The sun has shone a little less brightly this week (and not just due to wildfire smoke blocking out the sky) – I had to return my borrowed Coravin, leaving an empty spot on my counter and a needle-sized hole in my heart. Apart from testing out the device on the three bottles of wine the agent provided to me (adventures catalogued in Part 1, Part 2 and Part 3 of this post miniseries), I also went to town last week on a few bottles from my cellar, including a couple of the pricy variety in case you were wondering about my level of Coravin confidence. Most importantly, I re-accessed the 2012 Tabali Pinot Noir from Chile that acted so strangely I last time I Coravinned my bottle samples just to make sure that all was still well, and it was fresh as a daisy and exactly how I remembered it on first opening, confirming that the Coravin’s preservation record remained fully intact.
I thought I’d end my Coravin saga with a few closing thoughts on the pros and cons of scooping the device for yourself and on whether the amazing features of this wine access wonder-machine justifies its hefty $400ish price tag, particularly for individual wine lovers. First, the most obvious pro: there is nothing like this anywhere. It is literally in a class of its own in the wine preservation game, to the point where it’s almost not fair to call it a preservation device at all: you don’t have to worry about preserving the wine when you never expose it to the elements in the first place. You’re not using it to stave off inevitable oxygen decay for a few days or a couple weeks; you’re using it to stop the oxygen time clock from even starting, so that you can drink a bottle from your cellar a glass at a time over any length of time that you want, even years. That’s just mind-blowing. Even after using the thing for a month, it’s hard to wrap my head around just how much of a game-changer it is.
You may think that I’d say the cost of the Coravin is its main detriment, but it’s not: I wouldn’t pay $400 for very many wine gadgets, but this one is a revolution. I don’t blink at the price tag, and for someone who is going to use it on their most precious bottles, it’s a one-off expense equal to the price of a couple of them, from which you get a lifetime of unimpeded on-demand cellar access.
Where I do hesitate a bit is at the price of the replacement argon cartridges. I’ve been told that the Coravin can go through argon fairly quickly, although I probably used it to access wines a dozen or so times, up to a glass at a time, and my cartridge didn’t run out. When it does, however, the cost to get more is either $37.50 for a box of 2 replacement cartridges ($18.75 per) or a whopping $290 for a box of 24 ($12.08 per). In contrast, I get replacement argon cartridges for my Pek Preservino (which are essentially the same as the Coravin’s cartridges except for a plastic cap that Coravin adds to its argon products to prevent substitution) for about $5 a cartridge. That’s a massive difference. I would expect the Coravin argon price to come down as it gains familiarity in the market, but the main point is that you shouldn’t expect your cash outlay to end with the device purchase price. There will be upkeep expenses involved.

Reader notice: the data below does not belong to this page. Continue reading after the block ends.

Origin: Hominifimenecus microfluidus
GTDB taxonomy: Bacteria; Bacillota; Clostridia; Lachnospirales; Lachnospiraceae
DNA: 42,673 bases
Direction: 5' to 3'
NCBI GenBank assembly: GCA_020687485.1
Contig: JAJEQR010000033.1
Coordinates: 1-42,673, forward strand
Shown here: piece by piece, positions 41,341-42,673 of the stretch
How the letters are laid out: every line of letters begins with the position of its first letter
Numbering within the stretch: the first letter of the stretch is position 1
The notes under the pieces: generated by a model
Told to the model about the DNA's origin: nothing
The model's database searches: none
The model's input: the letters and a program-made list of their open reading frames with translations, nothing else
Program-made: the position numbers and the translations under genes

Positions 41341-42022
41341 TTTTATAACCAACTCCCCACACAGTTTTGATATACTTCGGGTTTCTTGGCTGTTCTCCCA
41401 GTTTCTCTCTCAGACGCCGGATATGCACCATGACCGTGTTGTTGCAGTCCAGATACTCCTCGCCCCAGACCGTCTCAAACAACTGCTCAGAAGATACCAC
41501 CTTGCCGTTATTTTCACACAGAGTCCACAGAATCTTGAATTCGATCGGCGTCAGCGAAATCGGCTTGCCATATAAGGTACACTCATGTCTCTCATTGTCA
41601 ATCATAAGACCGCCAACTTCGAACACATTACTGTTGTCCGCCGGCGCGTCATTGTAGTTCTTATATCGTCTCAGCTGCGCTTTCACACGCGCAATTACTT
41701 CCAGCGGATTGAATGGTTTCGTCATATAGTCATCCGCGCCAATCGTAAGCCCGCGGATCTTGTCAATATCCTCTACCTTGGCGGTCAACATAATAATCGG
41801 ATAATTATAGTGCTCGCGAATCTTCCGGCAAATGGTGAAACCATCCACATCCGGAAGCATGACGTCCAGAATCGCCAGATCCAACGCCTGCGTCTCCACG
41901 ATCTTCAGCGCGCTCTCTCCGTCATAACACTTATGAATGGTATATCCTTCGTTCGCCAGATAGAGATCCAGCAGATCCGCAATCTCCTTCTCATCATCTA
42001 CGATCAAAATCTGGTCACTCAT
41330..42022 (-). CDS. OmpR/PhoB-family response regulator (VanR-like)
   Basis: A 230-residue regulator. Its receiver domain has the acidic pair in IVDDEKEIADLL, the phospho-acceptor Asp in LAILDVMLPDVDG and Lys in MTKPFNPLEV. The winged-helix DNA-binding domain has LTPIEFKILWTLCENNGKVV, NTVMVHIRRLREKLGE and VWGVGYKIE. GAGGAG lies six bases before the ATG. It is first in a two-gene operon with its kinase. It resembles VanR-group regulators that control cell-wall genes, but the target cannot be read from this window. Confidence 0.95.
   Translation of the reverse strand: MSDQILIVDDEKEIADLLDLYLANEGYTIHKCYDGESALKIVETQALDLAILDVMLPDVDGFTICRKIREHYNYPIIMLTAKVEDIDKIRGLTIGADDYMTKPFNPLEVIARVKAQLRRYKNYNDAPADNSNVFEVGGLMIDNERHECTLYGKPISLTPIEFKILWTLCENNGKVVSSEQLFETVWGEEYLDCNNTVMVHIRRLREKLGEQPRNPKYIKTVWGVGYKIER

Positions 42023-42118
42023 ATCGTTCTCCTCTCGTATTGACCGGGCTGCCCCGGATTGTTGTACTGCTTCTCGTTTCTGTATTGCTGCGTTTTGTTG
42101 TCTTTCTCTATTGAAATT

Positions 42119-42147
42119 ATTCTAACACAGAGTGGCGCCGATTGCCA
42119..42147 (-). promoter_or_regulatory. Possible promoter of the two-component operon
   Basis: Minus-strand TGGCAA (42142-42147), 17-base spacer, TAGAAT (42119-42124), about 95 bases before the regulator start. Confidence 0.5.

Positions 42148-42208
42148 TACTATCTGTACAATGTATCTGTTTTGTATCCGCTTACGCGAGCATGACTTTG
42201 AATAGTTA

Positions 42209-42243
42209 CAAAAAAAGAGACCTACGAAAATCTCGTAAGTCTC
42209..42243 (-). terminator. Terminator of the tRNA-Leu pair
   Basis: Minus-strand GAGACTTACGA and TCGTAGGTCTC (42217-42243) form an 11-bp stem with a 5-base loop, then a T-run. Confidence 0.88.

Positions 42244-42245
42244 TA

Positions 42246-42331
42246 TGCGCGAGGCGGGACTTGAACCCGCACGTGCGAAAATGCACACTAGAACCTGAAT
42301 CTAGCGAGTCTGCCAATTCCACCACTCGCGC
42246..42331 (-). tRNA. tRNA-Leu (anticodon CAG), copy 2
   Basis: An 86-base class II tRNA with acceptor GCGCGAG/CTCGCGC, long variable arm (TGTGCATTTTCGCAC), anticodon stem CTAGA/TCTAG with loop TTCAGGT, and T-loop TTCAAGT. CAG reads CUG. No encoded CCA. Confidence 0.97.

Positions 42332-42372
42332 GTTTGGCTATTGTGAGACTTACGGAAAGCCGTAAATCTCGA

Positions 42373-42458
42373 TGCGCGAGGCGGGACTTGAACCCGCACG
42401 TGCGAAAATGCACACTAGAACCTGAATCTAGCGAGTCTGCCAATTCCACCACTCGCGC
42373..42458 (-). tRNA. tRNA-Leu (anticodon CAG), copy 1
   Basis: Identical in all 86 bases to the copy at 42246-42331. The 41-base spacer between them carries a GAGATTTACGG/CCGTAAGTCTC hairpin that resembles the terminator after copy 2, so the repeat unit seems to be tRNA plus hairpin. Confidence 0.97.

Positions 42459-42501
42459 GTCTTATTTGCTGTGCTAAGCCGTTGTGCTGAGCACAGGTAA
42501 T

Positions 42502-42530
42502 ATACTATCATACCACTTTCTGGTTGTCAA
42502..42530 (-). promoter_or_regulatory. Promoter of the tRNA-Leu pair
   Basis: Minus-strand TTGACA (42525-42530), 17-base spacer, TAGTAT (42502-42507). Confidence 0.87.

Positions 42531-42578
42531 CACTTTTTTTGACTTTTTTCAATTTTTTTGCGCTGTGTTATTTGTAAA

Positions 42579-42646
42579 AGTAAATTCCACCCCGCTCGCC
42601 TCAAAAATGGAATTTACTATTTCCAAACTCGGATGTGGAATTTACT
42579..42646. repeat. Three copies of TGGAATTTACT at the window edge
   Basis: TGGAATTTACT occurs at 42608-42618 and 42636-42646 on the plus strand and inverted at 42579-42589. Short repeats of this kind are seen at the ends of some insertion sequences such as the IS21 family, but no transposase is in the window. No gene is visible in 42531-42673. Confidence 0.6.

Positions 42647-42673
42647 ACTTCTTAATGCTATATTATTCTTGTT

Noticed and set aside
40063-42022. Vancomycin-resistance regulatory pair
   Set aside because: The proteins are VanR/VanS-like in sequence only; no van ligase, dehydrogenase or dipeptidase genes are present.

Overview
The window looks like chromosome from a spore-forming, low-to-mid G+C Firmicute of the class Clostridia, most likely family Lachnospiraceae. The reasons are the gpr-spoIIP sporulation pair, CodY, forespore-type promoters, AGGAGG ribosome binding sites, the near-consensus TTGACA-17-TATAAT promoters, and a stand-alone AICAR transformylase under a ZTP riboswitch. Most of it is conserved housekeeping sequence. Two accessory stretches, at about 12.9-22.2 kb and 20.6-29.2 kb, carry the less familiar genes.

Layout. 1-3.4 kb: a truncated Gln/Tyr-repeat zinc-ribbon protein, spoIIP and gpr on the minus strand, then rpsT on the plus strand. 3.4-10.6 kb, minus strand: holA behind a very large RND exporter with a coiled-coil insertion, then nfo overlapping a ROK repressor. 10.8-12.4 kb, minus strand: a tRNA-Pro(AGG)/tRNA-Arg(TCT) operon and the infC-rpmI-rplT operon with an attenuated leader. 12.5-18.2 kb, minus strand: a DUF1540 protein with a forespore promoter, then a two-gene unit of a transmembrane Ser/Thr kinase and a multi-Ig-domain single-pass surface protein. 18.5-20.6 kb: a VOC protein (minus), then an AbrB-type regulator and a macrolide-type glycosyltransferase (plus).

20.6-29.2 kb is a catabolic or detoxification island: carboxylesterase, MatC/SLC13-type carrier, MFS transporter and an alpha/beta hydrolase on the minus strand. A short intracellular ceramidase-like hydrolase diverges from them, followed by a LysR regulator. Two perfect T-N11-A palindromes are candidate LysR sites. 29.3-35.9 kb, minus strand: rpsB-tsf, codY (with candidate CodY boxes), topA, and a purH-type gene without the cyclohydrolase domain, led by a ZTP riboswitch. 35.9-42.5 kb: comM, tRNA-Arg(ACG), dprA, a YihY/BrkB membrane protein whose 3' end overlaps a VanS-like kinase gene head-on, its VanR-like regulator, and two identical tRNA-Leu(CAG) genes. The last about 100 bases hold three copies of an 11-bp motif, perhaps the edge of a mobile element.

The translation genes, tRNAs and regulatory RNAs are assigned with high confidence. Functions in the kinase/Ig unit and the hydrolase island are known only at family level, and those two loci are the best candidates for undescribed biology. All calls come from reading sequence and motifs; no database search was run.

For a private dedicated wine consumer thinking of buying a Coravin, I would therefore recommend (1) doing it, but (2) pairing it with another (cheaper) preservation device to use for short-term fixes — that $15 bottle you drink over two nights from Monday to Tuesday, for example. Then you can save the Coravin for where it truly shines: testing the readiness and maturation of prime bottles, and opening up the wonders of your cellar inventory a glass at a time.
At the end of the day, I see the Coravin as a balancing act. With it, you gain the opportunity to try the entirety of your wine collection at any time, have glasses from multiple bottles in any given night (without feeling horrible the next day or wasting a bunch of wine), match different wines with successive food courses during a meal, and drink a cherished bottle over the course of multiple years, getting to see firsthand how it matures and ages without having to buy half a case. In exchange, you lose a little bit of the romance and intrigue of it all. A bottle of wine has a sense of place and time anchored in where it’s from and when and how it was made, but it also has a sense of place and time from when it’s opened. Opening a rare, expensive or cherished bottle of wine is an eventful thing, and a bit of that impact goes away when the wine becomes immediately accessible at will. That is certainly not to say that progress in wine access technology is a bad thing, but only that people will have to determine the way in which they want to drink their best and brightest wines.
My final thoughts: The Coravin is awesome. Every restaurant should have one, full stop, and if they have to charge a bit more by the glass for the incredible list access it provides, I will gladly pay. For individuals, it’s not a cheap proposition either to buy or to maintain, but if used right it can let you enjoy your cellar in a way you never thought possible. Serious wine lovers should seriously consider it, unless they are of the view that a bottle is an event to be savoured as a whole. The Coravin is a paradigm shift and the most impactful wine device I can think of. If you want one, check out The Wine Syndicate’s online shop to order.